Involuntary strategy-dependent dual task performance

Moran Israel, Asher Cohen

Research output: Contribution to journalArticlepeer-review


Previous studies showed that some dual tasks can be performed simultaneously without costs. Yet, a variable SOA between the inputs to such tasks leads to strategic, often involuntary, prioritization of one of the two tasks. Here we explore the boundary conditions for this involuntary or exogenous strategy. In Experiment 1, subjects were initially trained on dual task performance where the input to the two tasks is presented simultaneously (0 SOA). We used two tasks that under such conditions can be performed without costs and indeed subjects displayed perfect sharing of the tasks. Subjects then performed the same two tasks but with a variable SOA (0, 50, 150, 800 ms). This manipulation led to a serial-like performance of the two tasks even in trials with 0 SOA. In Experiment 2, subjects participated in eight sessions. Within each session, they performed in alternation blocks with a fixed 0 SOA and blocks with a variable SOA. Subjects displayed perfect sharing in the pure 0 SOA blocks but performed the two tasks serially in the mixed SOA blocks despite receiving identical instructions. These findings demonstrate that task context is a powerful factor in dual task performance and may lead subjects to involuntarily exhibit dual task costs even in conditions where they can perform the tasks without any costs. Moreover, these findings strongly suggest that costs observed in PRP studies reflect the use of such exogenous strategies rather than a general structural dual task limitation.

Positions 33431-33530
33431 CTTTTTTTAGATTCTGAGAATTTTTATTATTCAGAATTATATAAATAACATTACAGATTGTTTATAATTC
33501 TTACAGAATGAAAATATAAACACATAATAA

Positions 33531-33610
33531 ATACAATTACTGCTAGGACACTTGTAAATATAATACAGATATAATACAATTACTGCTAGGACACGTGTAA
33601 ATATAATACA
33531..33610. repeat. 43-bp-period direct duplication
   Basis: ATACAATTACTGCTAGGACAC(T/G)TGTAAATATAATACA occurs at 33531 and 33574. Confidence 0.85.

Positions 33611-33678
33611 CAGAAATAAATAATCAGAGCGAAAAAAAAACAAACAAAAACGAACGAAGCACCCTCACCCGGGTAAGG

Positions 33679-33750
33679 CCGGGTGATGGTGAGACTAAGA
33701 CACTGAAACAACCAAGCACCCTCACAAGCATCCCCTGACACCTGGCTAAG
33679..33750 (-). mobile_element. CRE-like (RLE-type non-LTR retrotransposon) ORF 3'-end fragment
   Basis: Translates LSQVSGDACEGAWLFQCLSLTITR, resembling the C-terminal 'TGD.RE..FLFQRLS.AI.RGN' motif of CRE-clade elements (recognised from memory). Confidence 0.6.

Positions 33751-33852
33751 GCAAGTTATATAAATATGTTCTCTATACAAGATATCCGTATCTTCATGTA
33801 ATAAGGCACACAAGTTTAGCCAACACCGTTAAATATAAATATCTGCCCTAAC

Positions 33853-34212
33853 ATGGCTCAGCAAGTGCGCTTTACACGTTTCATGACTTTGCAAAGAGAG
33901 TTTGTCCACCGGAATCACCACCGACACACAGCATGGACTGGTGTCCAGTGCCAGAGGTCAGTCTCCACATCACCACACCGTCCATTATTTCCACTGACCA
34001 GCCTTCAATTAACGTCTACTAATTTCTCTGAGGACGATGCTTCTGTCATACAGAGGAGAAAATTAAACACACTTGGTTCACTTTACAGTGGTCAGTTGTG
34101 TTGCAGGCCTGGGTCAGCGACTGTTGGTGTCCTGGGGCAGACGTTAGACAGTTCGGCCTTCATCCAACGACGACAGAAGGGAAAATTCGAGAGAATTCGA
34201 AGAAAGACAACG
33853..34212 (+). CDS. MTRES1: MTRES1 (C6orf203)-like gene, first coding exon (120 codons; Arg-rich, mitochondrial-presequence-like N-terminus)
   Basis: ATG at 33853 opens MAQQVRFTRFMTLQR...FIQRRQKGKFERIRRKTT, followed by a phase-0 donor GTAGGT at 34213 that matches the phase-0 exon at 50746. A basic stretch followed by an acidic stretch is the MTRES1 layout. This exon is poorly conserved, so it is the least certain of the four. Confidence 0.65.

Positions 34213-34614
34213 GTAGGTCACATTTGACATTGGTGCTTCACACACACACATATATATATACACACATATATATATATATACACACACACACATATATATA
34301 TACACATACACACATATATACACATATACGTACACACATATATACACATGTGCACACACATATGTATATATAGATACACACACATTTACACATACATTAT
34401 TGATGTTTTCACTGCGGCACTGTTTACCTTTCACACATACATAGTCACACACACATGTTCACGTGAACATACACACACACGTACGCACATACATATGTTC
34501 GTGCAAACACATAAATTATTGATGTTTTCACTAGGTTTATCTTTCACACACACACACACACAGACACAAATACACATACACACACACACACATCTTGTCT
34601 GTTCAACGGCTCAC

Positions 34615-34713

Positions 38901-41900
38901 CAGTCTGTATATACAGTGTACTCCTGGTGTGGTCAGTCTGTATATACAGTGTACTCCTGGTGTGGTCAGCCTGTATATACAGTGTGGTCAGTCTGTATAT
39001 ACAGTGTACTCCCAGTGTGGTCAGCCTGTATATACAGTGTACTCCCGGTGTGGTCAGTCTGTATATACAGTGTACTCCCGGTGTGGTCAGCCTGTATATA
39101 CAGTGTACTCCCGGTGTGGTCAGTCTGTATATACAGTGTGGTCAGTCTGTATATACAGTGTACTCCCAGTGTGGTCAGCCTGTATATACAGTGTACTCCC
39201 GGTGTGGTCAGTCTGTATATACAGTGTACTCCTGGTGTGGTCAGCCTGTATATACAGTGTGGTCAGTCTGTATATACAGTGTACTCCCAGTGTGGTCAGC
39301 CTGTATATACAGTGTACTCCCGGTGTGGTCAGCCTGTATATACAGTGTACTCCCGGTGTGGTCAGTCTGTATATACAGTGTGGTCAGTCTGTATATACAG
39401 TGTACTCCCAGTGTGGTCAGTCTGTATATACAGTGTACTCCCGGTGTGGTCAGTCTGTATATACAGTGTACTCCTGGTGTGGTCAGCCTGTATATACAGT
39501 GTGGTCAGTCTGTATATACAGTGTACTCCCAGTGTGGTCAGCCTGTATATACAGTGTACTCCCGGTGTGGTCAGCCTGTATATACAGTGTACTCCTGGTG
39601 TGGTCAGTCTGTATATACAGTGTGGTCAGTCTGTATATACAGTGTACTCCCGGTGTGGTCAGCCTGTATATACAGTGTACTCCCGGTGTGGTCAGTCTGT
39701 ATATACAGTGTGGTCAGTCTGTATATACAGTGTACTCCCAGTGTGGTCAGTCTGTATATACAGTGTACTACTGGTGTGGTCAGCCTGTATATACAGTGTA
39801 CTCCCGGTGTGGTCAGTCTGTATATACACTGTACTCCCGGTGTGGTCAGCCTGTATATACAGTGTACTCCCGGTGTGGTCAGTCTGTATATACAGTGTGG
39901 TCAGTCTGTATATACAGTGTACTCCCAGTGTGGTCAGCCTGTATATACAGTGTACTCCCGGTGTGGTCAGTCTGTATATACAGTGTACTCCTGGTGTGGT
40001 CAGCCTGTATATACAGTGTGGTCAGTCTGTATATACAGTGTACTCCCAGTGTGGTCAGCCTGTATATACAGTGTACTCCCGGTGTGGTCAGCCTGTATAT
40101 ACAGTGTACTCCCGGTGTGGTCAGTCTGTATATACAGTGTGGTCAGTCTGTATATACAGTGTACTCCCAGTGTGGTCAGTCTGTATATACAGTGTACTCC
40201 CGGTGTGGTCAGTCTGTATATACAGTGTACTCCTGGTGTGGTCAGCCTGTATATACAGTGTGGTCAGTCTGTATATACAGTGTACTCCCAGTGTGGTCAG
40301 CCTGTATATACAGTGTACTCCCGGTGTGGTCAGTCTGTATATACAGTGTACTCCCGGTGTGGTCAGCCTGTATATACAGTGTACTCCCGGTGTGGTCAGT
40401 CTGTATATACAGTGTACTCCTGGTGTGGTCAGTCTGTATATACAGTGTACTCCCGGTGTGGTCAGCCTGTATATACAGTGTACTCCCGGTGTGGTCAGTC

Original languageAmerican English
Pages (from-to)513-524
Number of pages12
JournalPsychological Research
Issue number6
StatePublished - Nov 2011

All Science Journal Classification (ASJC) codes

  • Experimental and Cognitive Psychology
  • Developmental and Educational Psychology
  • Arts and Humanities (miscellaneous)


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